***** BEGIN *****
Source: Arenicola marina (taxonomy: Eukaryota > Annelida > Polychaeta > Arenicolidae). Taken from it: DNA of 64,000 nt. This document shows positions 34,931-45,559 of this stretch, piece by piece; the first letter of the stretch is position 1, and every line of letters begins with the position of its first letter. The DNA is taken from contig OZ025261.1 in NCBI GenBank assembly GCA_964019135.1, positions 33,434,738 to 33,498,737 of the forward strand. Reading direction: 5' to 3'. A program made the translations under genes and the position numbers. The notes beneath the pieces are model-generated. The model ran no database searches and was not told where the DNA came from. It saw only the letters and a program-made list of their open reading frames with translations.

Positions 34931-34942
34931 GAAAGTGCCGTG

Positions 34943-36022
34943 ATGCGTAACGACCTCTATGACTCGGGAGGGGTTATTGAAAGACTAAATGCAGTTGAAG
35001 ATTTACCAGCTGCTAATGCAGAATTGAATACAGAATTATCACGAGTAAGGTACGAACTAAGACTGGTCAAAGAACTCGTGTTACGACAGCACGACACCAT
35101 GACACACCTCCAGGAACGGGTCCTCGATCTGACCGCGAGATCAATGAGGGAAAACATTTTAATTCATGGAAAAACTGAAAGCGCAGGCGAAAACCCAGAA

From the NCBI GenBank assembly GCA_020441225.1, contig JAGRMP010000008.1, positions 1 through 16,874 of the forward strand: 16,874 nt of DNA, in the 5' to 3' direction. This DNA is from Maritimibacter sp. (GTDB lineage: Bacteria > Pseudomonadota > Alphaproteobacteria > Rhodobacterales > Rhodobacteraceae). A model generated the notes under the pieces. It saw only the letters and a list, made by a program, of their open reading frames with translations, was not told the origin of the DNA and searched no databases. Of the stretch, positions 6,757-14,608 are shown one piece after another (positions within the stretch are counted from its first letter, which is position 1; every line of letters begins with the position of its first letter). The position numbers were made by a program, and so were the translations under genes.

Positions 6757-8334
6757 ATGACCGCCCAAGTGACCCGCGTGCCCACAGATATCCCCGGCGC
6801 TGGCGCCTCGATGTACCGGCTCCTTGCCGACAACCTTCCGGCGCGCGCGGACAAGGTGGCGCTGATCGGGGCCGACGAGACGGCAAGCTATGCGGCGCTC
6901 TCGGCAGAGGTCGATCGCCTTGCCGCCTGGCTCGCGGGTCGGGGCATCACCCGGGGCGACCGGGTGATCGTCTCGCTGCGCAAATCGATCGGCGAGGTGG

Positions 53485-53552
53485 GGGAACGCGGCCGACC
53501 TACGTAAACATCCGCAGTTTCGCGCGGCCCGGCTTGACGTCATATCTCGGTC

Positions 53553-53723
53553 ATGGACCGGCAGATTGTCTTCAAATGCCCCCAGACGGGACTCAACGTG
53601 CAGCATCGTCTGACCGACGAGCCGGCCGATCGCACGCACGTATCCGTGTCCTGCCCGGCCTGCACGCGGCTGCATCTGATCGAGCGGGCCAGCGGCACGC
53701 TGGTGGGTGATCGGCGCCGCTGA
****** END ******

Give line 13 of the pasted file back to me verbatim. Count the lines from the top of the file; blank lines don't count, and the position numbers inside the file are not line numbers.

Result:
Positions 53485-53552